FDA Suppresses Concerns About Indian Generics

FDA Suppresses Concerns About Indian Generics

Are American patients taking unsafe medicines from Asia? Even posing that question is leading to unusually public confrontations between scientists and physicians on one side and the Food and Drug Administration on the other.

Six weeks ago I chaired a congressional briefing about the possibility that low-quality drugs are being sold here. There were several topics under discussion that day: corruption at India's drug regulator and the quality problems it ignores; the felonies admitted to by Ranbaxy, one of India's largest exporters to America; and increasing anecdotal evidence that American patients are taking inferior heart medications. But perhaps the most interesting points were covered by Preston Mason, a specialist in cardiological science at Harvard Medical School's Brigham and Women's Hospital. When Mason sampled atorvastatin (generic Lipitor) -- the world's most valuable drug -- from Europe, the U.S., and Asia, he found 36 different versions with impurities that would undermine their clinical efficacy.

Last week, Janet Woodcock -- the FDA's lead drug reviewer -- inexplicably told Bloomberg that Mason's team "didn't use the proper method to extract the active ingredient" from samples "and therefore contaminated it themselves." This is a major charge to level at a senior scientist with decades of research experience at a stellar institution -- and she is wrong. Mason's methods were perfectly sound according to credible independent scientists with whom I've spoken, such as Tadeusz Malinski, a professor of biochemistry at Ohio University in Athens who has been published extensively in the academic literature. Moreover, Mason followed the US Pharmacopeia method, the method any scientist, including those at the FDA, would normally follow.

More bizarrely still, in the Bloomberg piece linked above the FDA effectively defended the entirety of the U.S. supply of atorvastatin by saying samples from one pharmacy it surveyed -- yes, a single pharmacy -- were all fine and hence there is nothing to worry about. A detailed analysis of one pharmacy's atorvastatin is no doubt informative, but to draw policy conclusions we need a bigger sample size.

Had FDA officials bothered to speak to Mason prior to so publicly criticizing his methodology, they would have learned that most of the suspect samples came from Asia, and that all the drugs approved by the FDA for legal sale in the U.S. passed his testing. In fact he stressed many times at the briefing that the U.S.-manufactured samples he tested did not have the impurity in any meaningful volume -- but some foreign versions with impurities, notably from India, did make their way into the U.S. through unauthorized routes. No doubt this fact makes the FDA uncomfortable.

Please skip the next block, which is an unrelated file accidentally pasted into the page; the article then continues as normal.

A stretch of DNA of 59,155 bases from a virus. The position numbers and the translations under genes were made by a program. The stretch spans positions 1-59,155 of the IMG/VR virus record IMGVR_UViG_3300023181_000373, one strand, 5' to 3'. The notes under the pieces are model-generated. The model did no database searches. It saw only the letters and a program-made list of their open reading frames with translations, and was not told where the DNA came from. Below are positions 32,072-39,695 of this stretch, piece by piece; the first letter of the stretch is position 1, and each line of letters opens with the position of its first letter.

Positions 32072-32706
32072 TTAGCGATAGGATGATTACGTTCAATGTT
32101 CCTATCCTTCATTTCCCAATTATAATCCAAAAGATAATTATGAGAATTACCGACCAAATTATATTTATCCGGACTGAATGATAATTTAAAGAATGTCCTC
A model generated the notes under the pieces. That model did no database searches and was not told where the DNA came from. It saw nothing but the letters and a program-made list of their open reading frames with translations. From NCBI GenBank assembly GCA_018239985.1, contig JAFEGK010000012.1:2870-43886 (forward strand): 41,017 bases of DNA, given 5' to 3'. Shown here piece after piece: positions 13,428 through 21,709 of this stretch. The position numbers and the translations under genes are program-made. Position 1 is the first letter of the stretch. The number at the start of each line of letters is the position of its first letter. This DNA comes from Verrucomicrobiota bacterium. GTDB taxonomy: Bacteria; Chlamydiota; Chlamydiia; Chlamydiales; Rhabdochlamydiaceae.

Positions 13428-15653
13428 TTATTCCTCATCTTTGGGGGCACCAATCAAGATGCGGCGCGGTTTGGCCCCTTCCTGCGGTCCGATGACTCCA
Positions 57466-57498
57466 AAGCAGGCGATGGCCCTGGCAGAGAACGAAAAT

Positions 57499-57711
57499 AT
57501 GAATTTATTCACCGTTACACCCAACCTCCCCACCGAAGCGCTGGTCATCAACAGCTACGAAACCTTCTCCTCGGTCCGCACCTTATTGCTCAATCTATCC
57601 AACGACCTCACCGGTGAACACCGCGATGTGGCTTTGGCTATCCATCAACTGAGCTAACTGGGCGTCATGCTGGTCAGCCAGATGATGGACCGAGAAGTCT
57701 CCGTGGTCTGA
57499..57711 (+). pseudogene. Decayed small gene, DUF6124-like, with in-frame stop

Perhaps even more insulting is the FDA's assertion to Bloomberg that physician concern over poor patient reactions to some generic medicines is all in the minds of the patients and doctors. Harry Lever, a cardiologist at the Cleveland Clinic in Ohio who has raised concerns about medicines made by several Indian producers, has rebuffed the FDA's dismissiveness: "My patient reactions are not all in the mind." After switching from U.S. brand name and generic products to Indian generics, his patients have had dangerous physiological reactions including major elevations of cholesterol levels, rapid weight gain, and blood pressure and heart-rhythm problems. One physician, like one pharmacy, can't provide enough information to drive policy decisions, but it should drive further study.

This isn't the first time the FDA has dismissed physician complaints about underperforming medicines. For five years it ignored increasing evidence that some generic versions of GSK's Wellbutrin, an antidepressant, didn't work. It eventually conducted its own studies and found that, indeed, some generic copies didn't work properly. A year and a half ago the agency issued a recall.

Cavalier and aggressive responses from the FDA are unusual and unexpected. Is the FDA both worried about drug quality, and at the same time trying to shut up any independent voices raising concerns about quality? Is dealing with repeated press inquiries about drug quality getting to the FDA?

Even for those who have considerable faith in the FDA, it should be stressed that it was not the FDA that found out about failing generic Wellbutrin -- and that, while the FDA finds plenty of problems with manufacturing sites, it is independent individuals who provide the evidence to catch the major frauds. FDA investigations did not unearth GSK's problems in Puerto Rico, or Ranbaxy's decade-long string of lies about quality; it was whistleblowers in the companies.

The FDA is ratcheting up its inspection activities overseas, notably in India, because of safety concerns. But knee-jerk attacks by the FDA on independent American researchers provide cover to India's entrenched industry and its incompetent and corrupt regulator. The market certainly interpreted the FDA's remarks as a complete vindication of companies like Ranbaxy.

The FDA is a very important agency, but it is not omniscient or infallible, and it needs all the external help it can get. It is doubtful that independent academics and critics will continue to voice their concerns so willingly if FDA persists in belittling their efforts in public. And while that may be good for the egos of power brokers at the FDA, it is surely not good for American patients, who increasingly depend on India's drug supply.

Roger Bate is the author of Phake: The Deadly World of Falsified and Substandard Medicines and a scholar at the American Enterprise Institute. 

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